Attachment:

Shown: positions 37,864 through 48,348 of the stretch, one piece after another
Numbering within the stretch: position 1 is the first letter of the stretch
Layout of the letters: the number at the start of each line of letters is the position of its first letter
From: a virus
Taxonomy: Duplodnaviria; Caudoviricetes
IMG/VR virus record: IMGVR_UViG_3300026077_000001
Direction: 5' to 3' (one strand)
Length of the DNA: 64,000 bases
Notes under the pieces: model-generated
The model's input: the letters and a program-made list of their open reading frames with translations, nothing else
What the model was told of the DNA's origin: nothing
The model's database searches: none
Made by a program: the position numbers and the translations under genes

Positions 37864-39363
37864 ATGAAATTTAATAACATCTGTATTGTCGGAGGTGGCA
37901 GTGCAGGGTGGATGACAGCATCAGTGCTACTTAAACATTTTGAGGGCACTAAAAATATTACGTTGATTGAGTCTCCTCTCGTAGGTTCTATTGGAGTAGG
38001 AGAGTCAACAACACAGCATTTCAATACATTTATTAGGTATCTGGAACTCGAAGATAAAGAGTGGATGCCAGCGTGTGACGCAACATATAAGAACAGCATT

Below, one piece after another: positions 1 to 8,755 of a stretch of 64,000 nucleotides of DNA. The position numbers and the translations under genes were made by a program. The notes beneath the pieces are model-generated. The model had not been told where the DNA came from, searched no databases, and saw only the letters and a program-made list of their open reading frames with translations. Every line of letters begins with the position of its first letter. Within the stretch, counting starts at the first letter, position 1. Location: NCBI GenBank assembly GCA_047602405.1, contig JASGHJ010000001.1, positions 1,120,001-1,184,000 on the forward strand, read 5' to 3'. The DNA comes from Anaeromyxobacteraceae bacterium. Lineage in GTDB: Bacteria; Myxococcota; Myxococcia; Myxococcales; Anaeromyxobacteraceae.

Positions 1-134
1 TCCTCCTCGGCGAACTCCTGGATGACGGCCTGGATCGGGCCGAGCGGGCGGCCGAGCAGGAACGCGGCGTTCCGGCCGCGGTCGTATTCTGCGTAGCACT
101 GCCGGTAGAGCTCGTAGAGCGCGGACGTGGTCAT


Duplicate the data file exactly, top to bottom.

Shown: positions 37,864 through 48,348 of the stretch, one piece after another
Numbering within the stretch: position 1 is the first letter of the stretch
Layout of the letters: the number at the start of each line of letters is the position of its first letter
From: a virus
Taxonomy: Duplodnaviria; Caudoviricetes
IMG/VR virus record: IMGVR_UViG_3300026077_000001
Direction: 5' to 3' (one strand)
Length of the DNA: 64,000 bases
Notes under the pieces: model-generated
The model's input: the letters and a program-made list of their open reading frames with translations, nothing else
What the model was told of the DNA's origin: nothing
The model's database searches: none
Made by a program: the position numbers and the translations under genes

Positions 37864-39363
37864 ATGAAATTTAATAACATCTGTATTGTCGGAGGTGGCA
37901 GTGCAGGGTGGATGACAGCATCAGTGCTACTTAAACATTTTGAGGGCACTAAAAATATTACGTTGATTGAGTCTCCTCTCGTAGGTTCTATTGGAGTAGG
38001 AGAGTCAACAACACAGCATTTCAATACATTTATTAGGTATCTGGAACTCGAAGATAAAGAGTGGATGCCAGCGTGTGACGCAACATATAAGAACAGCATT

Below, one piece after another: positions 1 to 8,755 of a stretch of 64,000 nucleotides of DNA. The position numbers and the translations under genes were made by a program. The notes beneath the pieces are model-generated. The model had not been told where the DNA came from, searched no databases, and saw only the letters and a program-made list of their open reading frames with translations. Every line of letters begins with the position of its first letter. Within the stretch, counting starts at the first letter, position 1. Location: NCBI GenBank assembly GCA_047602405.1, contig JASGHJ010000001.1, positions 1,120,001-1,184,000 on the forward strand, read 5' to 3'. The DNA comes from Anaeromyxobacteraceae bacterium. Lineage in GTDB: Bacteria; Myxococcota; Myxococcia; Myxococcales; Anaeromyxobacteraceae.

Positions 1-134
1 TCCTCCTCGGCGAACTCCTGGATGACGGCCTGGATCGGGCCGAGCGGGCGGCCGAGCAGGAACGCGGCGTTCCGGCCGCGGTCGTATTCTGCGTAGCACT
101 GCCGGTAGAGCTCGTAGAGCGCGGACGTGGTCAT